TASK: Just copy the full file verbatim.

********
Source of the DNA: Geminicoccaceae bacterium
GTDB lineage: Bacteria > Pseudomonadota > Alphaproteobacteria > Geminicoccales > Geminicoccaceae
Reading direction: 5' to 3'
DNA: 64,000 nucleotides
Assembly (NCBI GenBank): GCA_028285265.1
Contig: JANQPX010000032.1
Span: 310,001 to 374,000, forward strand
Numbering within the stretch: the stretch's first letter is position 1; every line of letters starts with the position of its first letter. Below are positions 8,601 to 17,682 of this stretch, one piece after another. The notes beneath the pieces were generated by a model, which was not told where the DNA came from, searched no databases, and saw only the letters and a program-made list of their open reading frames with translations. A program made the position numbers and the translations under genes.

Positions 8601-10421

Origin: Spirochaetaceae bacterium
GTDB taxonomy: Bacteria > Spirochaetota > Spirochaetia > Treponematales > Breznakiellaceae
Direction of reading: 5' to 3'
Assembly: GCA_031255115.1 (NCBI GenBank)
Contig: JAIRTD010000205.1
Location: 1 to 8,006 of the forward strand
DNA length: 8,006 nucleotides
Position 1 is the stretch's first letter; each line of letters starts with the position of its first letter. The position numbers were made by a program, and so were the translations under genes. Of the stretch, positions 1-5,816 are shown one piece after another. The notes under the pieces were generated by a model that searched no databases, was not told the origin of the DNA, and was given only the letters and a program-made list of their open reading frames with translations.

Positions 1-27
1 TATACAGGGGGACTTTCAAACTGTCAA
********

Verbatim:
Source of the DNA: Geminicoccaceae bacterium
GTDB lineage: Bacteria > Pseudomonadota > Alphaproteobacteria > Geminicoccales > Geminicoccaceae
Reading direction: 5' to 3'
DNA: 64,000 nucleotides
Assembly (NCBI GenBank): GCA_028285265.1
Contig: JANQPX010000032.1
Span: 310,001 to 374,000, forward strand
Numbering within the stretch: the stretch's first letter is position 1; every line of letters starts with the position of its first letter. Below are positions 8,601 to 17,682 of this stretch, one piece after another. The notes beneath the pieces were generated by a model, which was not told where the DNA came from, searched no databases, and saw only the letters and a program-made list of their open reading frames with translations. A program made the position numbers and the translations under genes.

Positions 8601-10421

Origin: Spirochaetaceae bacterium
GTDB taxonomy: Bacteria > Spirochaetota > Spirochaetia > Treponematales > Breznakiellaceae
Direction of reading: 5' to 3'
Assembly: GCA_031255115.1 (NCBI GenBank)
Contig: JAIRTD010000205.1
Location: 1 to 8,006 of the forward strand
DNA length: 8,006 nucleotides
Position 1 is the stretch's first letter; each line of letters starts with the position of its first letter. The position numbers were made by a program, and so were the translations under genes. Of the stretch, positions 1-5,816 are shown one piece after another. The notes under the pieces were generated by a model that searched no databases, was not told the origin of the DNA, and was given only the letters and a program-made list of their open reading frames with translations.

Positions 1-27
1 TATACAGGGGGACTTTCAAACTGTCAA